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OSHA: Lack of Cave-In Protections Led to Trench Collapse

April 10, 2015
Two men who worked for Bednar Landscape died in October 2014 when a trench as deep as 13 feet collapsed around them.

Oscar Portillo and Selvin Zelaya were installing a French drain system for Bednar Landscape Services Inc. at the historic James Dixon Farm in Boonton, N.J., when the trench they were working in collapsed around them, killing them.

OSHA initiated an inspection on Oct. 1, 2014, and discovered that the trench the men had been working in was between 9 and 13 feet deep and had no cave-in protection. As a result, Bednar Landscape Services Inc. was cited with one alleged willful and nine alleged serious safety violations. OSHA has proposed penalties of $77,000

“One cubic yard of soil can weigh as much as a small car when a trench caves-in or collapses. Without the required protections, these men had no way to escape and their heartbroken families are left to make sense of a needless tragedy,” said Kris Hoffman, director of OSHA’s Parsippany Area Office. “Bednar management placed its employees in mortal danger by not using cave-in protections, and we believe these managers were plainly indifferent to the serious dangers their workers faced.”

The willful citation was due to the trench not being adequately sloped, protected by shields or shoring. A willful violation is one committed with intentional, knowing or voluntary disregard for the law’s requirement, or with plain indifference to worker safety and health.

The serious violations included not providing a ladder in the trench every 25 feet to allow safe exit, not having a competent person inspect the trench and failure to have utilities marked out, provide head protection or train workers on the hazards of the chemicals with which they worked. A serious violation occurs when there is substantial probability that death or serious physical harm could result from a hazard about which the employer knew or should have known.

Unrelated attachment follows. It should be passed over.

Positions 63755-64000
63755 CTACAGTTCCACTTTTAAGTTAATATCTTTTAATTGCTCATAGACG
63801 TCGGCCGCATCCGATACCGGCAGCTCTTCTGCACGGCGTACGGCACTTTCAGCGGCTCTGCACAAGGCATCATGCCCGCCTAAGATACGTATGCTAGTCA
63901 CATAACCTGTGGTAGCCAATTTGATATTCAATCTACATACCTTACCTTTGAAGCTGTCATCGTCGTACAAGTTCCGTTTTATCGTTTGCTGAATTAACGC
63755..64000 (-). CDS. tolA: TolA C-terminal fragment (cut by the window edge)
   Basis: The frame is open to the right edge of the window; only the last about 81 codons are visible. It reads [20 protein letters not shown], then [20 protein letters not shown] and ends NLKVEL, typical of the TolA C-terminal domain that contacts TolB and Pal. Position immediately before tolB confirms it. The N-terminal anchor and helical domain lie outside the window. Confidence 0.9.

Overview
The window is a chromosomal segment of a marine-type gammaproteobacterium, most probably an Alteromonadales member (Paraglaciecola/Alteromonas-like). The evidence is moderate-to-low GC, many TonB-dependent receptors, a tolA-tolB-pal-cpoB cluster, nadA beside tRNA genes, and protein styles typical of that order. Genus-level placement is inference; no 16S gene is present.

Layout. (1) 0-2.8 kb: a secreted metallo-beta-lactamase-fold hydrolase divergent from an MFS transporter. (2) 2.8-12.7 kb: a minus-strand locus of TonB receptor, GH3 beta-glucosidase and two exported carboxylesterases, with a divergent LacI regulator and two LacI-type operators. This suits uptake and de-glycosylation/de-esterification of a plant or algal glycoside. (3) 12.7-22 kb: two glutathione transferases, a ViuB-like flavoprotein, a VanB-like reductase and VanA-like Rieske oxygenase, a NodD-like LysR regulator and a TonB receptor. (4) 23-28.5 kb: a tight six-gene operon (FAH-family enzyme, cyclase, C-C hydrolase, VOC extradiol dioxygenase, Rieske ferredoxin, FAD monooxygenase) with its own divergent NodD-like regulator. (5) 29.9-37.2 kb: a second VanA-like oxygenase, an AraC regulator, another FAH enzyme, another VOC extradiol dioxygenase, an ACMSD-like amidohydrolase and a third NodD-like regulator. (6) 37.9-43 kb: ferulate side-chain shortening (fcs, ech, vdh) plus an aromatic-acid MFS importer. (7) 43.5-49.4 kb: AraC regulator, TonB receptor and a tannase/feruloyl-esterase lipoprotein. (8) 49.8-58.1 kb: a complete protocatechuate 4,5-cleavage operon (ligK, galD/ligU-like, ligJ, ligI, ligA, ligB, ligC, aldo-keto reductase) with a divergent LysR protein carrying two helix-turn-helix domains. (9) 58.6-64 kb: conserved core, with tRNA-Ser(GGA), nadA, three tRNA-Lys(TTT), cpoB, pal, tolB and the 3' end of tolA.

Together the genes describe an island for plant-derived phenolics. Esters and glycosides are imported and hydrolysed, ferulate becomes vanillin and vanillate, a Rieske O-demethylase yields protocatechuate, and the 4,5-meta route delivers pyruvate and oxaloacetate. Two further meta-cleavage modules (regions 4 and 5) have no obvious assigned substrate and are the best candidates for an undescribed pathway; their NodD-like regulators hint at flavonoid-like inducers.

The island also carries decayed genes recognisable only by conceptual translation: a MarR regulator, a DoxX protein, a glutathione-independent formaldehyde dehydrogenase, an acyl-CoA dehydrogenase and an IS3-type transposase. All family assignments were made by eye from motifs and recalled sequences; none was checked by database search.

Bednar Landscape Services Inc. has 15 business days from receipt of their citations and proposed penalties to comply, request a conference with Hoffman or contest the findings before the Occupational Safety and Health Review Commission.

“Sadly, this is not an isolated incident. The fact that two workers are killed each month in trench collapses underscores how important cave-in protections are,” said Robert Kulick, OSHA regional administrator in New York. “An unprotected trench can be a death trap and should never be entered. There are several ways to protect people who work in trenches, and trenches should be inspected at the start of each shift and as needed throughout the work day by trained professionals.”

OSHA requires that all trenches and excavation sites 5 feet or deeper be protected against sidewall collapses. Protection may be provided through shoring of trench walls, sloping of the soil at a shallow angle, or by using a protective trench box.

About the Author

Sandy Smith

Sandy Smith is the former content director of EHS Today, and is currently the EHSQ content & community lead at Intelex Technologies Inc. She has written about occupational safety and health and environmental issues since 1990.

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